Long Term Care Reform
When you combine medical advances, rising life expectancy rates in America, spiraling healthcare costs, and a failure of the system to consider these factors, you arrive at the need for long-term care reform in the United States. The latest trend in independent living is encapsulated in the term, “Aging in place.” Simply stated, the goal of aging in place is for seniors to stay in their homes for as long as their financial and health requirements allow.
The reality for many however, is that they may need to transition to a long-term care facility for the round the clock healthcare, and many families discover the move to be prohibitively expensive without adequate preparation and planning.
The Changing Face of Elder Care
For generations, American families cared for their elders during the latter’s final life stages, but changing demographics, economic constraints, and living realities has changed that calculus. Indeed, this changing dynamics has led, in part, to the move towards the trend of aging in place. Unwilling to prove burdens to their families and loved ones; independent-minded seniors are looking to prolong that independence as long as possible.
Unfortunately, health concerns and inadequate program coverage puts this autonomous lifestyle at risk. Medicare benefits can be used for the cost of long-term care, but it has its limitations. For instance, recipients can stay up to a hundred days in a nursing facility following a hospital stay of three or more days. To be eligible for this benefit, the nature of the care must be rehabilitative. Long-term care that requires extended nursing care or 24/7 hospice care is not covered under the program.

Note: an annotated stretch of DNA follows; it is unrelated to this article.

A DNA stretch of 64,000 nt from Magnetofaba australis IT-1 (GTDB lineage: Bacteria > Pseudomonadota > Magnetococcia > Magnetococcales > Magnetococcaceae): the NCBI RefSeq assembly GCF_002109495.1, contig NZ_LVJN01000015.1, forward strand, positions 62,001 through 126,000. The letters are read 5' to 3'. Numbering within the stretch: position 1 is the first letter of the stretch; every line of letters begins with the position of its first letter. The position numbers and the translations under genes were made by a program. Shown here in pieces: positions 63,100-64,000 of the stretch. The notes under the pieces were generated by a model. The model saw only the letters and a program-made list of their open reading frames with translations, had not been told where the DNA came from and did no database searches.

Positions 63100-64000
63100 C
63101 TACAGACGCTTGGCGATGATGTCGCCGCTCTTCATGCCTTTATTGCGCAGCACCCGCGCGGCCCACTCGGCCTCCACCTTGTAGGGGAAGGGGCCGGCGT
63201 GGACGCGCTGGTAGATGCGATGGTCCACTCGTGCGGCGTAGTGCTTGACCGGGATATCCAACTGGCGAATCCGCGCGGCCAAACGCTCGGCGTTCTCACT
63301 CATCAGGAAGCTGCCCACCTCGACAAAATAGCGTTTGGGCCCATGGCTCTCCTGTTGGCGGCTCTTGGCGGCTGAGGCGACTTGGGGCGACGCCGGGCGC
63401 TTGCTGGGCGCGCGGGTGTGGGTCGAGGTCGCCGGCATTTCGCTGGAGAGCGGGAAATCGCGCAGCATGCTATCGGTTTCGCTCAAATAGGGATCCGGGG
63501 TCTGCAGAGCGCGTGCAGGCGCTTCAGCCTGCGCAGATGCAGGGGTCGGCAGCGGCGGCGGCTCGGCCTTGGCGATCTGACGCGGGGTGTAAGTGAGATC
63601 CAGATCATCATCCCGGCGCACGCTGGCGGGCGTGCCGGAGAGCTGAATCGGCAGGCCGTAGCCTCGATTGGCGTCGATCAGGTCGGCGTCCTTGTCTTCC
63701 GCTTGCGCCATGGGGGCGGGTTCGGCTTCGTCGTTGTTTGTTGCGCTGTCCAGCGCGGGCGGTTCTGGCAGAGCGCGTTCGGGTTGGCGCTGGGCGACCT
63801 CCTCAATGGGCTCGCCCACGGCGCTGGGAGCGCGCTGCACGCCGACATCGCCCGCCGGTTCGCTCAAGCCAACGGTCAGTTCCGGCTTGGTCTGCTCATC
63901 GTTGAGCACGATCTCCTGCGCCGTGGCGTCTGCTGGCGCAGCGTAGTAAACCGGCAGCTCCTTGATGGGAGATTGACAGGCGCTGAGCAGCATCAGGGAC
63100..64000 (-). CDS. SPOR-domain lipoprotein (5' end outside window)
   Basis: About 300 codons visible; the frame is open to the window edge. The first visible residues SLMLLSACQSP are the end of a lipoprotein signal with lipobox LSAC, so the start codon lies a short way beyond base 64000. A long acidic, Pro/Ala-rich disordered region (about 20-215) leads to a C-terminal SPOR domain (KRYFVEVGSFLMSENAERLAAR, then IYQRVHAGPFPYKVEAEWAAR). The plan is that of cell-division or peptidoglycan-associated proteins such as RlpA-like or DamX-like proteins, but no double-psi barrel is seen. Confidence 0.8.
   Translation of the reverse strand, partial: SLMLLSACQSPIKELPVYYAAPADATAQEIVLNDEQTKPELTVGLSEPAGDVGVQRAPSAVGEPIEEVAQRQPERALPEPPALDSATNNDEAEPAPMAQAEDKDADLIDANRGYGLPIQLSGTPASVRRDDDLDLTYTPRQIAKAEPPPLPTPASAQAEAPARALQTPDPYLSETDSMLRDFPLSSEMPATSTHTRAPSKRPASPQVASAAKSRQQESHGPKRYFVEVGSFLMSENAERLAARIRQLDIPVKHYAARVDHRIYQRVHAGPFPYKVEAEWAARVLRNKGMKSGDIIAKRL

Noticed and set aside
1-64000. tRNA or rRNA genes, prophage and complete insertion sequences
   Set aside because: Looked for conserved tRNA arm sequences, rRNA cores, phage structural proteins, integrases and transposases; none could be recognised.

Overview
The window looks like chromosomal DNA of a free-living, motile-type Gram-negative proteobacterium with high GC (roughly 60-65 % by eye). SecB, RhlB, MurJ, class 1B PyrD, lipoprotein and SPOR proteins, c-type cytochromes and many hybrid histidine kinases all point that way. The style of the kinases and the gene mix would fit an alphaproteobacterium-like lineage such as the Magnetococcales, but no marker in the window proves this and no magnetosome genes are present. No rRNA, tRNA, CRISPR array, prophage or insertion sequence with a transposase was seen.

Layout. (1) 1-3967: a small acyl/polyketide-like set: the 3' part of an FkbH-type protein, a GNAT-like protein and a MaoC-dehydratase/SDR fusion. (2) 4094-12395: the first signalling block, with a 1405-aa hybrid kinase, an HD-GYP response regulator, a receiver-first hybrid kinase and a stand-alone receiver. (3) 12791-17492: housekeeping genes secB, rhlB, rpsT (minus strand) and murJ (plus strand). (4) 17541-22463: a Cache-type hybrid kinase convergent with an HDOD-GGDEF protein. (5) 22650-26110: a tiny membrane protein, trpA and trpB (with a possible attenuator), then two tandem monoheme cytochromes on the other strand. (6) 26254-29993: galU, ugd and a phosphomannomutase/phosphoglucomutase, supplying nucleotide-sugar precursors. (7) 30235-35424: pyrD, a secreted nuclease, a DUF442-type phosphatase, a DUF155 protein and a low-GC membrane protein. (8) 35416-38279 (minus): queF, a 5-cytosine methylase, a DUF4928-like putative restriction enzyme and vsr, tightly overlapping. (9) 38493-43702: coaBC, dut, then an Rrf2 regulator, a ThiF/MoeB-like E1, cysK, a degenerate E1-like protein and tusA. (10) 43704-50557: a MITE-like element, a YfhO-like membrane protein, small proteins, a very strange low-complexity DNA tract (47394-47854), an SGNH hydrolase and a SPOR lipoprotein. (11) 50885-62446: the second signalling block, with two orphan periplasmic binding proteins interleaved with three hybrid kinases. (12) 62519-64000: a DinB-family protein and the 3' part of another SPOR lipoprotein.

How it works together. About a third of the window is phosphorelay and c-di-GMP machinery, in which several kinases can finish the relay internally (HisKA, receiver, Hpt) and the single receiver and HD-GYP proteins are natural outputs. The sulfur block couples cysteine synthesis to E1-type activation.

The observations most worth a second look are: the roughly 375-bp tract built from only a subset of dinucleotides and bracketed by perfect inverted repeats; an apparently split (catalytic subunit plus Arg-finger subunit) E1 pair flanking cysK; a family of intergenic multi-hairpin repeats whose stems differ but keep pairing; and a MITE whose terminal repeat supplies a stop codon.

The Challenge of Chronic Care
People are living longer, albeit, at a cost considering the number of health concerns confronting this population. That is because 80% of seniors suffer from at least one chronic disease, and half endure tow chronic conditions. By the time seniors reach their 85th year, many suffer from three of four different chronic diseases.
Chief among these, Alzheimer’s disease threatens to triple within the next thirty years. With this heavy medical baggage, many families discover that keeping their loved ones close by in the home to be nearly impossible, and leaving them alone to age in place might place their health and safety at risk.
A Very Real Need for Change
Currently, as mentioned above, long-term care is not readily available for seniors on Medicare owing to the limitations placed by the eligibility requirements. Most importantly, a very real need for change is needed in the delivery of at-home, long-term care of seniors looking to stay in their home and age in place, or provisions need to be put in place to allow seniors in need the long-term medical care that they require in a skilled facility.